A leading British music critic argues that our fascination with the recent past has stifled innovation and originality in popular culture.
Noting that “there has never been a society in human history so obsessed with the cultural artifacts of its own immediate past,” Reynolds (Bring the Noise: 20 Years of Writing About Hip Rock and Hip Hop, 2011, etc.) offers cogent examples of the “lame and shameful” retromania in pop music, including revivals, reissues, reunions, tribute albums, golden oldie shows, boxed sets and music documentaries. Part of a broader societal obsession with nostalgia—e.g., remakes of blockbuster movies, iconic TV shows and vintage fashions—this constant use and abuse of the past prevents the making of groundbreaking music. New styles like hip hop and rave culture can no longer emerge; instead, pop musicians of the 2000s tweak established musical genres and raid archives. Much of Reynolds’s absorbing, brightly written and rambling book focuses on the evolution of pop nostalgia, beginning with the emergence of Sha Na Na, the ’50s revival group, in 1969, and the subsequent rise of a rock-nostalgia industry that reunited Dion and the Belmonts, the Five Satins and other groups. By the ’80s, rock’s history was being archived at venues like the Rock and Roll Hall of Fame, where the ashes of noted rock disk jockey Alan Freed, the clothing John Lennon wore when he was shot and other memorabilia were displayed like “medieval sacred relics.” Disappointed by visits to such museums and to performances by reformed groups like the New York Dolls, Reynolds fears that our obsession with the recent past has become a structural part of rock music. Retromania is made possible by our increasing ability to access and share cultural data through new technologies.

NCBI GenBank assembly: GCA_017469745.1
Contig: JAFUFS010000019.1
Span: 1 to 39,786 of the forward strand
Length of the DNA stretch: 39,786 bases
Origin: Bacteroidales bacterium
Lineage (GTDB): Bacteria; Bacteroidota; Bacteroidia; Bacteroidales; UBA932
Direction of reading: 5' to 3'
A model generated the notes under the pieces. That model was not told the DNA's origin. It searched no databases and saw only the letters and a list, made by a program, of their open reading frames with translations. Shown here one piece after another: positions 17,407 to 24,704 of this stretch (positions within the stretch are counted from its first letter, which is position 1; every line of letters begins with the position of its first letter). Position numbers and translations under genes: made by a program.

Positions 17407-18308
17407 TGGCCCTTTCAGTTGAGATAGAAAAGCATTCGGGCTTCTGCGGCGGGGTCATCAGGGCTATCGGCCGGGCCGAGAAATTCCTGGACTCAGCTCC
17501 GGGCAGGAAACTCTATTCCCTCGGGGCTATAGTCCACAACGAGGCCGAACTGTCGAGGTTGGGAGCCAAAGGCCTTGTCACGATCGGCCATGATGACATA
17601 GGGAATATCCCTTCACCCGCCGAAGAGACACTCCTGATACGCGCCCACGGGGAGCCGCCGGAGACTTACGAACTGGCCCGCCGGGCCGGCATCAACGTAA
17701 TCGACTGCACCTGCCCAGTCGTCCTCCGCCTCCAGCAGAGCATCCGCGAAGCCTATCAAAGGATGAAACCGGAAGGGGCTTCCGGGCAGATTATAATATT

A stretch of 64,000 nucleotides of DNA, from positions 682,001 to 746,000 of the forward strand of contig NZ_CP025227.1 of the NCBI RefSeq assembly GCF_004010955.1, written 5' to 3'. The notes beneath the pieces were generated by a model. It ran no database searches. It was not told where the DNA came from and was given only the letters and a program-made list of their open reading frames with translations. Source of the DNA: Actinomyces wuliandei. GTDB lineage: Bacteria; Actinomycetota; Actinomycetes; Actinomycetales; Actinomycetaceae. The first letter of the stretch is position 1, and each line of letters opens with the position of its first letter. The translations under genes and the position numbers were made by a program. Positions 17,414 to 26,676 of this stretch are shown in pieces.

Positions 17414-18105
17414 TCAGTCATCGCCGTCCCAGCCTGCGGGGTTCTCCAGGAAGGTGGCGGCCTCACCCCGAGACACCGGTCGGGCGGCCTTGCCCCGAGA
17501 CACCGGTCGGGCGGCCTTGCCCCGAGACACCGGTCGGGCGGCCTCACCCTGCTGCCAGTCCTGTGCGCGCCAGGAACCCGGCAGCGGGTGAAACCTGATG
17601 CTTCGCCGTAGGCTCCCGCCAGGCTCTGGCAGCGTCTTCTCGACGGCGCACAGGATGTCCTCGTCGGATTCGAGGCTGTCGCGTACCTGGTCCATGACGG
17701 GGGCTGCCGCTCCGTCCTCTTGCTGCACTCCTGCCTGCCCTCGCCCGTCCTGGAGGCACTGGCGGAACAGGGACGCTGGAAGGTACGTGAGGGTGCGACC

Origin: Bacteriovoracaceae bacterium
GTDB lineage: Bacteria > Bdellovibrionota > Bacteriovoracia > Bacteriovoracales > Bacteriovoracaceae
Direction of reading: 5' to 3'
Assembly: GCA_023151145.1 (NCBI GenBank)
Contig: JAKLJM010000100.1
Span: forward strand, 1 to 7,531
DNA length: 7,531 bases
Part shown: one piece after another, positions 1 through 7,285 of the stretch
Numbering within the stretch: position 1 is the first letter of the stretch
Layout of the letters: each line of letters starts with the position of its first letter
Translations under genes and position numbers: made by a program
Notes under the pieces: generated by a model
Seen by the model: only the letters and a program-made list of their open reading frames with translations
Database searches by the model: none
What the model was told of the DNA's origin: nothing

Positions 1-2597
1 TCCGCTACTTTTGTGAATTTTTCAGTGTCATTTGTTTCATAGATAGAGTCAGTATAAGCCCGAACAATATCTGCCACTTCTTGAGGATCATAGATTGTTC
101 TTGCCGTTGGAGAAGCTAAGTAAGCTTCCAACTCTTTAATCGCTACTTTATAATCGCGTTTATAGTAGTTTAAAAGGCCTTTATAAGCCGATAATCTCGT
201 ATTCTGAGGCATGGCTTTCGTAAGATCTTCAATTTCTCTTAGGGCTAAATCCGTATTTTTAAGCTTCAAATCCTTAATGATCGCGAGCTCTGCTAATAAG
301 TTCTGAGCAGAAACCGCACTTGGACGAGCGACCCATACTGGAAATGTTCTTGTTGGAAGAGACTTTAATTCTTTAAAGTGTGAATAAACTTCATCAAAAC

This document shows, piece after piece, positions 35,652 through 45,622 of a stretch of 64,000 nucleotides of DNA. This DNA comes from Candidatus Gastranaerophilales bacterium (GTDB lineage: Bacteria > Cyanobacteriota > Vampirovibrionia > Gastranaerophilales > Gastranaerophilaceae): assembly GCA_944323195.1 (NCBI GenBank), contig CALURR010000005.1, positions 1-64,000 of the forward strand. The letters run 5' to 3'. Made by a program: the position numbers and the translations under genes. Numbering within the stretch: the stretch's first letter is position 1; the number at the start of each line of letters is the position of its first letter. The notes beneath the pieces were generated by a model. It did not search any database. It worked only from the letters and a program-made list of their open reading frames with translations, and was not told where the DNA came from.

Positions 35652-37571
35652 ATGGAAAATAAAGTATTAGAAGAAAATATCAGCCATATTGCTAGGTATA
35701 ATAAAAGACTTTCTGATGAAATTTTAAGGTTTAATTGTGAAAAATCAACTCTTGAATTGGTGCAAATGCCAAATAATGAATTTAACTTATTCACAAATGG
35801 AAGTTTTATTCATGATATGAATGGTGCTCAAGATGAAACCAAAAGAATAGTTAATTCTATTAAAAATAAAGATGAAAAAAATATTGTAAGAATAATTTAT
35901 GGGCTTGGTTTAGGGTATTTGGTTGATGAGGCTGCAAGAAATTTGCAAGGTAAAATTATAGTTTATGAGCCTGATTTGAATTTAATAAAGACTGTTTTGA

Important—and alarming—reading for pop-music aficionados.